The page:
Update, April 24, 2019 (12:30 PM ET): Huawei sent Android Authority a statement in response to the article below. The company refutes the conclusions drawn by Wang Yue at Zhihu and claims Moon Mode works as advertised.
An excerpt of the statement is here:
Moon Mode operates on the same principle as other master AI modes, in that it recognizes and optimizes details within an image to help individuals take better photos. It does not in any way replace the image – that would require an unrealistic amount of storage space since AI mode recognizes over 1,300 scenarios. Based on machine learning principles, the camera recognizes a scenario and helps to optimize focus and exposure to enhance the details such as shapes, colors, and highlights/lowlights. This feature can be turned on or off easily while taking a photo. While there is a Moon Mode, the shot can still be taken without AI mode because of the periscope lens.
Although Yue’s photo examples paint a convincing argument that Moon Mode does not work this way, unfortunately, Android Authority was unable to duplicate his results on our own Huawei P30 Pro.
The original article on this topic with a few new annotations is below.
Original article, April 23, 2019 (12:55 PM ET): The rear camera system on the Huawei P30 Pro is, today, tied for the best overall smartphone camera on the market according to DxOMark. Our own reviews here at Android Authority also peg it as one of the best camera systems we’ve ever used.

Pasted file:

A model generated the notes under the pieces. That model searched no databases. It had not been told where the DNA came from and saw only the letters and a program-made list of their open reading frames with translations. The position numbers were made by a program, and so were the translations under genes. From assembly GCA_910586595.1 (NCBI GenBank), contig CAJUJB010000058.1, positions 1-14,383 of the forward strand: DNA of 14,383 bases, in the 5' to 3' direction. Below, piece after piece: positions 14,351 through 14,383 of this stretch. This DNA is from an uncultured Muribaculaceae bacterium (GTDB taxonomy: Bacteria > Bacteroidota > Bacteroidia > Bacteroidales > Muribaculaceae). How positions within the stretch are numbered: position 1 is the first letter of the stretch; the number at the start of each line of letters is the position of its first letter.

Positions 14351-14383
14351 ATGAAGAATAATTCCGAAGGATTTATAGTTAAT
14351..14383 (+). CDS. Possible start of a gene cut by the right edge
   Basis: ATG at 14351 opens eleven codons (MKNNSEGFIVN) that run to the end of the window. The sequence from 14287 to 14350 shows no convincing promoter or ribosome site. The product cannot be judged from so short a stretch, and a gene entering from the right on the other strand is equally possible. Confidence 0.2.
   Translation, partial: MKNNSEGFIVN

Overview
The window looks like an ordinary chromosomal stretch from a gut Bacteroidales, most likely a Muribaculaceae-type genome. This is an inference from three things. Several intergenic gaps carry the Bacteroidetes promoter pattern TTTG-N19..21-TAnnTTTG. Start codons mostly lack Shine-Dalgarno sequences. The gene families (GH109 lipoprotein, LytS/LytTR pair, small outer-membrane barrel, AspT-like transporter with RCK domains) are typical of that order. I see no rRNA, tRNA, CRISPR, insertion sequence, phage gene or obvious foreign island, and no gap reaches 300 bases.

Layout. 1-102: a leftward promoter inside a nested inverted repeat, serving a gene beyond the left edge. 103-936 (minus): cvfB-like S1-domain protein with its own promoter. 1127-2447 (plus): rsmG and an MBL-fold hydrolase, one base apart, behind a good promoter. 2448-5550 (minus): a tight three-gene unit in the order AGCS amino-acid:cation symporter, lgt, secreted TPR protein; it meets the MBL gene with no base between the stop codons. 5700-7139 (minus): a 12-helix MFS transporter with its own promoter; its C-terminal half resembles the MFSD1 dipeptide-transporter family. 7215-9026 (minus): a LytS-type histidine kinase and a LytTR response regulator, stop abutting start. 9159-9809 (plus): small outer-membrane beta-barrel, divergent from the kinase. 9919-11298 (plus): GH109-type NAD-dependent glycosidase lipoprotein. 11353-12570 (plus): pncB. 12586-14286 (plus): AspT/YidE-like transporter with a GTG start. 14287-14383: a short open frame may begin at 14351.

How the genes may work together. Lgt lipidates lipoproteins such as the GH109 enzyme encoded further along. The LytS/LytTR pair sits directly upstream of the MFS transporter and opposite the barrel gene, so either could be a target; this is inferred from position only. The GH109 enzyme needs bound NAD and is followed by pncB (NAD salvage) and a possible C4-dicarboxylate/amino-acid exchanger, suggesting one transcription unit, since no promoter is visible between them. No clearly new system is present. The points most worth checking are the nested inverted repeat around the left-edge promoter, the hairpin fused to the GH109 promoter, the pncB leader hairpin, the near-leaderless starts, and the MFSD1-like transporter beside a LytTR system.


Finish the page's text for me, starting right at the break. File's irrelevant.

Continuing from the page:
However, one feature of the phone is currently mired in controversy: “Moon Mode.”
Using Moon Mode, a Huawei P30 Pro owner can take a close-up picture of the moon with no tripod or zoom lens necessary. Reportedly, the feature works by using the phone’s periscope zoom lens combined with an AI algorithm to enhance details in the photo.
As an example, here is a shot from marketing materials for the P30 Pro, which was allegedly photographed using Moon Mode on a P30 Pro without a tripod or any additional equipment:
Sure, the image is a little blurry, but it’s still pretty incredible when you consider it was taken with just a smartphone from
38,000km (~23,612mi) 238,900 miles away (ED: The original calculations were in error).
However, new testing of this Moon Mode feature suggests Huawei’s method of getting shots like the one above is shady at best and unethical at worst, if the testing results are legitimate. (ED: This sentence has been slightly altered from the original to reflect the ambiguity of the test results).